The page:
Description Usage Arguments Details Value Author(s) See Also Examples
Compute Life Tables from Parameters of a Mortality Law
1 
x 
Vector of ages at the beginning of the age interval. 
par 
The parameters of the mortality model. 
law 
The name of the mortality law/model to be used. e.g.

sex 
Sex of the population considered here. Default: 
lx0 
Radix. Default: 100 000. 
ax 
Numeric scalar. Subjecttime alive in ageinterval for those who
die in the same interval. If 
The "life table" is also called "mortality table" or "actuarial table". This shows, for each age, what the probability is that a person of that age will die before his or her next birthday, the expectation of life across different age ranges or the survivorship of people from a certain population.
The output is of the "LifeTable"
class with the components:
lt 
Computed life table; 
call 

process_date 
Time stamp. 
Marius D. Pascariu
1 2 3 4 5 6 7 8 9 10 11 12 13 14 15 16 17 18 19 20 21 22 23 24 25 26 27 28 29 30 31 32 33 34 35 36 37 38 39 40 41 42 43 44 45 46 47 48 49 50 51 52 53 54 55 56 57 58 59 60 61 62  # Example 1  Makeham  4 tables 
x1 = 45:100
L1 = "makeham"
C1 = matrix(c(0.00717, 0.07789, 0.00363,
0.01018, 0.07229, 0.00001,
0.00298, 0.09585, 0.00002,
0.00067, 0.11572, 0.00078),
nrow = 4, dimnames = list(1:4, c("A", "B", "C")))
LawTable(x = 45:100, par = C1, law = L1)
# WARNING!!!
# It is important to know how the coefficients have been estimated. If the
# fitting of the model was done over the [x, x+) agerange, the LawTable
# function can be used to create a life table only for age x onward.
# What can go wrong?
# ** Example 1B  is OK.
LawTable(x = 45:100, par = c(0.00717, 0.07789, 0.00363), law = L1)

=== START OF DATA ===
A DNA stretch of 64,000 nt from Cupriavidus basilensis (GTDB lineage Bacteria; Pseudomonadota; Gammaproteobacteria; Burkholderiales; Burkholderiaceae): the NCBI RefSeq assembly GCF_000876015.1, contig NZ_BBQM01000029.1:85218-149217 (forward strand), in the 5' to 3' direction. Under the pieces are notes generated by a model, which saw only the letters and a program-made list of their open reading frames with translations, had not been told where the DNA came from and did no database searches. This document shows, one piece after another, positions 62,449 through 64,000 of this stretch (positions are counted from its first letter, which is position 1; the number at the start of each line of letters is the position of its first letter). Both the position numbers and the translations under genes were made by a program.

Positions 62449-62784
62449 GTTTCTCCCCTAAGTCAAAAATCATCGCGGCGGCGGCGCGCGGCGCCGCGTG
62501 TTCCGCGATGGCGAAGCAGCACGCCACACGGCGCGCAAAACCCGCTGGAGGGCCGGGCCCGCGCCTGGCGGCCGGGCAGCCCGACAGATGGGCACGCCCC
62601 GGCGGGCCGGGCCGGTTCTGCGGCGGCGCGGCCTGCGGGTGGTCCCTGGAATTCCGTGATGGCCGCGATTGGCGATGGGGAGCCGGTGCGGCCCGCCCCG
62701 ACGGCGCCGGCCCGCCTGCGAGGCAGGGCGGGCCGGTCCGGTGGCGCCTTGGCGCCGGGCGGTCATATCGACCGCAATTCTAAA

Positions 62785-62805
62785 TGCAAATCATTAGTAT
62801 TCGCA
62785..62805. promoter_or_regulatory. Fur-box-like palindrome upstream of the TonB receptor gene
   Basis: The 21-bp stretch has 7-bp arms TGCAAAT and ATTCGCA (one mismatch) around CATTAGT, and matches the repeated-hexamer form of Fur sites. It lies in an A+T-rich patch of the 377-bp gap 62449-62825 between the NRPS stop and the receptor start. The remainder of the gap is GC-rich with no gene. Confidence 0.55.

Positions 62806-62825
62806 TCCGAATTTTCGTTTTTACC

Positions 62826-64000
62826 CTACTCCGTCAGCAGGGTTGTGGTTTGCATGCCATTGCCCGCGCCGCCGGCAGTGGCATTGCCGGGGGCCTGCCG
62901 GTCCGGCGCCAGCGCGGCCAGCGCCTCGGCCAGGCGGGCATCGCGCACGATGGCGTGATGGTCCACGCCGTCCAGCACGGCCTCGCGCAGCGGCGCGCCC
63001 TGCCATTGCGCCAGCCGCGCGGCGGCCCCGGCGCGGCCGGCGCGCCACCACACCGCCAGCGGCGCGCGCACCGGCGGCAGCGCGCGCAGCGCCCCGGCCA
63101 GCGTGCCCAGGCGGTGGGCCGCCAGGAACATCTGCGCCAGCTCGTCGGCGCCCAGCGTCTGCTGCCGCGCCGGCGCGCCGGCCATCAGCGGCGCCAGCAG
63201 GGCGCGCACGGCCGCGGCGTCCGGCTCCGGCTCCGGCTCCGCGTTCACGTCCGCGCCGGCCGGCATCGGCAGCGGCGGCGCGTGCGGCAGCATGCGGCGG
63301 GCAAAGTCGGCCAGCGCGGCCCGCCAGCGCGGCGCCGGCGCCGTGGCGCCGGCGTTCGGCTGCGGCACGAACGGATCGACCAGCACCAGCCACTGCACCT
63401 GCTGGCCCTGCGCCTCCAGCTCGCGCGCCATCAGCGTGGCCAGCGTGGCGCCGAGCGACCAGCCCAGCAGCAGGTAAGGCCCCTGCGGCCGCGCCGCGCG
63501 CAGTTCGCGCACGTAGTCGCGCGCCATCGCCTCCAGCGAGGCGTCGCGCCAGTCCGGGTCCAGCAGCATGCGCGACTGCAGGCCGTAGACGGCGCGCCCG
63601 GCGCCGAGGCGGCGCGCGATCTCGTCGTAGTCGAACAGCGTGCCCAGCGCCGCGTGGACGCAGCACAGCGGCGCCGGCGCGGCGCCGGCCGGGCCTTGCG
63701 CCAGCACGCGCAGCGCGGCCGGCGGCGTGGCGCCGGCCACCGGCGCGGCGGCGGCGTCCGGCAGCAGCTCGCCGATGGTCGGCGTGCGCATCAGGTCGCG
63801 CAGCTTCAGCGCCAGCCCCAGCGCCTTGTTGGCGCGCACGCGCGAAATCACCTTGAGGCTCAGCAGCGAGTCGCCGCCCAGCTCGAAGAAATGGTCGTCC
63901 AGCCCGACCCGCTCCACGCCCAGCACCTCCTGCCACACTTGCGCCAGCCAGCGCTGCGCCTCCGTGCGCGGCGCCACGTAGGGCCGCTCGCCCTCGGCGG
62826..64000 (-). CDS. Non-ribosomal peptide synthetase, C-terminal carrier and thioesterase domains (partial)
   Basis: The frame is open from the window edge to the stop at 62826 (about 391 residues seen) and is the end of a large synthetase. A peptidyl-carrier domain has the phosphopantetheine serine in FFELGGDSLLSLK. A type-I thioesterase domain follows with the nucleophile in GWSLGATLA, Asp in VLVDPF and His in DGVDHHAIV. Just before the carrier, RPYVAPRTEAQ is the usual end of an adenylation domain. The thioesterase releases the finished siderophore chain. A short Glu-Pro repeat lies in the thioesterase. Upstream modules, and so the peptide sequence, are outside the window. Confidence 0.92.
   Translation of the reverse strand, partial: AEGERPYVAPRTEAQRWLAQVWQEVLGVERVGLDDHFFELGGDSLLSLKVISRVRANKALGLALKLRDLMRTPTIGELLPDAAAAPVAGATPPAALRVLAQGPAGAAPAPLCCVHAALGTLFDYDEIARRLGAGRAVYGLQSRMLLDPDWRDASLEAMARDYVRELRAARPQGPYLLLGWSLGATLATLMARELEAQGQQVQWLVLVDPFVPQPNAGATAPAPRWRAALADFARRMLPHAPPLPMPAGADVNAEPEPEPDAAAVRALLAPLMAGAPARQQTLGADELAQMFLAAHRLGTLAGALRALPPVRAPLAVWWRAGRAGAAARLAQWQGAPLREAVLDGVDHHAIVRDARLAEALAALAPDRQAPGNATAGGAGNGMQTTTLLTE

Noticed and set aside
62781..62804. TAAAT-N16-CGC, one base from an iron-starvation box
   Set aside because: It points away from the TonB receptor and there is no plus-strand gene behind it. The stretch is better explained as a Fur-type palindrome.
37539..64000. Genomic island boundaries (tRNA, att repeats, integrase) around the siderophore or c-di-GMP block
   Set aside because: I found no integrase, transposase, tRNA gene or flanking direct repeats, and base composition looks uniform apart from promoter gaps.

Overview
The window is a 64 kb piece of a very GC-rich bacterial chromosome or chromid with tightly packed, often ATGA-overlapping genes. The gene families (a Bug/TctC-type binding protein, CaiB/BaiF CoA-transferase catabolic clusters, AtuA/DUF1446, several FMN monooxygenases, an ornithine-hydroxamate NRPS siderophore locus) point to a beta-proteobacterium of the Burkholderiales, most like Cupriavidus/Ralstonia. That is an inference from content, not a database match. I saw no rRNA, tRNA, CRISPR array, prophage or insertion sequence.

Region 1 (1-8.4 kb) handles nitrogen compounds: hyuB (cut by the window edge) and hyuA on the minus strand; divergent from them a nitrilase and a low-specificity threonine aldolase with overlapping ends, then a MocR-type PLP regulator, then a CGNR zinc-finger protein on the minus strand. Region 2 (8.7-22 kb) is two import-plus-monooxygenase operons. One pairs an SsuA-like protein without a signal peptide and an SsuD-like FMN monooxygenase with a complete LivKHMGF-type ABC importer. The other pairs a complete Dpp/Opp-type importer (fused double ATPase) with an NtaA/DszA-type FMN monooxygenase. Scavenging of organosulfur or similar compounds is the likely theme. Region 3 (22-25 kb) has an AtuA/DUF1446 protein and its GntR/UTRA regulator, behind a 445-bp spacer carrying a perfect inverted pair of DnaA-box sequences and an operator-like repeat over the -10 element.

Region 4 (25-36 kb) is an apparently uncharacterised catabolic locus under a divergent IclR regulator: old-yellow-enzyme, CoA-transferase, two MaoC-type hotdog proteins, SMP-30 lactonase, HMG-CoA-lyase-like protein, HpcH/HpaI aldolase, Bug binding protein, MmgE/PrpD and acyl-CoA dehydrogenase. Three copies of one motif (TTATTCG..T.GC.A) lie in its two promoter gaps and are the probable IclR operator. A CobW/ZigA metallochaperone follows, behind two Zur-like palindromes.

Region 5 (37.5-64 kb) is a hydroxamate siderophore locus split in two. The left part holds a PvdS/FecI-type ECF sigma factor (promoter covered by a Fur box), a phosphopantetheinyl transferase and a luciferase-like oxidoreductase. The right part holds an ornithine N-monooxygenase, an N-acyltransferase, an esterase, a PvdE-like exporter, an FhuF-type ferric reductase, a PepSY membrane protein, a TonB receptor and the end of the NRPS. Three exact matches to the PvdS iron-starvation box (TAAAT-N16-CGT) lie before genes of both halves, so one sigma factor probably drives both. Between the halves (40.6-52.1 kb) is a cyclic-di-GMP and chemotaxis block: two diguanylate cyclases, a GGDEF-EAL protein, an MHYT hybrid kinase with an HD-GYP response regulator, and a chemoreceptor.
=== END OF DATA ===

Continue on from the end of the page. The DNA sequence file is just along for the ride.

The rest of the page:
# ** Example 1C  Not OK, because the life expectancy at age 25 is
# equal with life expectancy at age 45 in the previous example.
LawTable(x = 25:100, par = c(0.00717, 0.07789, 0.00363), law = L1)
# Why is this happening?
# If we have a model that covers only a part of the human mortality curve
# (e.g. adult mortality), in fitting the x vector is scaled down, meaning
# age (x) becomes (x  min(x) + 1). And, the coefficients are estimated on
# a scaled x in ordered to obtain meaningful estimates. Otherwise the
# optimization process might not converge.
# What can we do about it?
# a). Know which mortality laws are rescaling the x vector in the fitting
# process. If these models are fitted with the MortalityLaw() function, you
# can find out like so:
A < availableLaws()$table
A[, c("CODE", "SCALE_X")]
# b). If you are using one of the models that are applying scaling,
# be aware over what agerange the coefficients have been estimated. If they
# have been estimated using, say, ages 50 to 80, you can use the
# LawTable() to build a life tables from age 50 onwards.
# Example 2  HeligmanPollard  1 table 
x2 = 0:110
L2 = "HP"
C2 = c(0.00223, 0.01461, 0.12292, 0.00091,
2.75201, 29.01877, 0.00002, 1.11411)
LawTable(x = x2, par = C2, law = L2)
# Because "HP" is not scaling down the x vector, the output is not affected
# by the problem described above.
# Check
LawTable(x = 3:110, par = C2, law = L2)
# Note the e3 = 70.31 in both tables

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